WHO Drug Information Vol. 16, No. 2, 2002
(2002; 91 pages) Voir le document au format PDF
Table des matières
Ouvrir ce répertoire et afficher son contenuHerbal Medicines
Ouvrir ce répertoire et afficher son contenuCurrent Topics
Ouvrir ce répertoire et afficher son contenuGood Clinical Practices
Ouvrir ce répertoire et afficher son contenuSafety Information
Fermer ce répertoireRegulatory Action
Afficher le documentAlosetron hydrochloride: restricted marketing
Afficher le documentBaclofen: abrupt discontinuation dangerous
Afficher le documentIrinotecan: prescribing changes
Afficher le documentSodium oxybate/GHB approved for cataplexy
Afficher le documentRofecoxib: new indication and label changes
Ouvrir ce répertoire et afficher son contenuEssential Medicines
Ouvrir ce répertoire et afficher son contenuRecent Publications and Sources of Information
Afficher le documentProposed International Nonproprietary Names: List 87
 

Sodium oxybate/GHB approved for cataplexy

United States of America - The Food and Drug Administration has approved sodium oxybate or gamma hydroxybutyrate (also known as GHB) (Xyrem ®) for treatment of patients with narcolepsy who experience episodes of cataplexy, a condition characterized by weak or paralysed muscles. Because of safety concerns associated with the use of the drug, distribution will be highly restricted.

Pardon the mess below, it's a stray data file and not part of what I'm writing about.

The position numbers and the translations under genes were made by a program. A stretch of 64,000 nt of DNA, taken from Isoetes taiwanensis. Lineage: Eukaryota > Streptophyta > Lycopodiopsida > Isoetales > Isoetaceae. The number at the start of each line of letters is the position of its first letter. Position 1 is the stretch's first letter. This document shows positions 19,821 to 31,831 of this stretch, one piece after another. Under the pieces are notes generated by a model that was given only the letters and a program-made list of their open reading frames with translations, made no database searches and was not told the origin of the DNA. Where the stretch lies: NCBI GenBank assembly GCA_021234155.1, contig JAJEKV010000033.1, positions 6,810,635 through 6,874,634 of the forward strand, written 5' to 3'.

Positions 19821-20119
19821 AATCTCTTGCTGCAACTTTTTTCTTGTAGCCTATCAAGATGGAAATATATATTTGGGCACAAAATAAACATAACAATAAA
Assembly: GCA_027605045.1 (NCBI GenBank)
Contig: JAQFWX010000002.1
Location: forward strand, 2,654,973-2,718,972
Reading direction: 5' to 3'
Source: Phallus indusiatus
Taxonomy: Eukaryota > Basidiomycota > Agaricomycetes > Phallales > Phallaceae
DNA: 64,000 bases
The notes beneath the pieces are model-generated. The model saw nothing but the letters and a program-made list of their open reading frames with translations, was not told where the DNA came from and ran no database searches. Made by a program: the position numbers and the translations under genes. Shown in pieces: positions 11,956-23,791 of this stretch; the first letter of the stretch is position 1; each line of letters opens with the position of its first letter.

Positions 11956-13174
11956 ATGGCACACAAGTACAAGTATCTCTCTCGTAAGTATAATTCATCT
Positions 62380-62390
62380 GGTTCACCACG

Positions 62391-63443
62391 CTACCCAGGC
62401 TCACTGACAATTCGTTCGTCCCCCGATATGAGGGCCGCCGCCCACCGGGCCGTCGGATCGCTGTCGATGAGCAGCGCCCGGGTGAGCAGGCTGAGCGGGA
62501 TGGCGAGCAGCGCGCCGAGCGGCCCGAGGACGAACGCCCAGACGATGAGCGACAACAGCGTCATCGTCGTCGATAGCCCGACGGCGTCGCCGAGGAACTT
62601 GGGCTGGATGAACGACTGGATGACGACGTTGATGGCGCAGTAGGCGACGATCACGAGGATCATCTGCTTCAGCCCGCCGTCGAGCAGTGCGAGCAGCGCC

In the early 1990s, GHB was marketed as a dietary supplement with claims for enhancing athletic performance, sexual activity and for inducing sleep. It was also abused as a recreational drug and is well-known for use in date rape. As a result of a number of serious adverse events, including death, FDA intervened to prohibit marketing of GHB.

Sodium oxybate has been designated as a Schedule III Controlled Substance for medical use, meaning it cannot be sold, distributed, or provided to anyone other than for its prescribed use. Illicit use will be subject to penalties under Schedule I, the most restrictive schedule of the Controlled Substances Act.

Narcolepsy affects about 120 000 people in the United States. This rare condition causes an irresistible tendency to fall asleep even in unlikely circumstances such as in the middle of a conversation or at a meal. Cataplexy, a symptom of this condition, is a sudden loss of muscular control and weakness usually triggered by emotions such as amusement, anger or excitement, and is estimated to affect about 20 000 to 50 000 individuals. The effects of cataplexy range from dropping of the jaw and slumping of the head, to buckling of the legs and even collapse of the whole body. These effects can last for a few seconds or up to many minutes.

Side effects associated with sodium oxybate include confusion, depression, nausea, vomiting, dizziness, headache, bedwetting, and sleepwalking. Abuse could also lead to dependence, i.e, craving for the medicine, and severe withdrawal symptoms. A medication guide further advises patients about proper use, administration and disposal of the drug.

Reference: http://www.fda.gov/medwatch

vers la section précédente
vers la section suivante
 
 
Le Portail d'information - Médicaments essentiels et produits de santé a été conçu et est maintenu par l'ONG Human Info. Dernière mise à jour: le 29 octobre 2018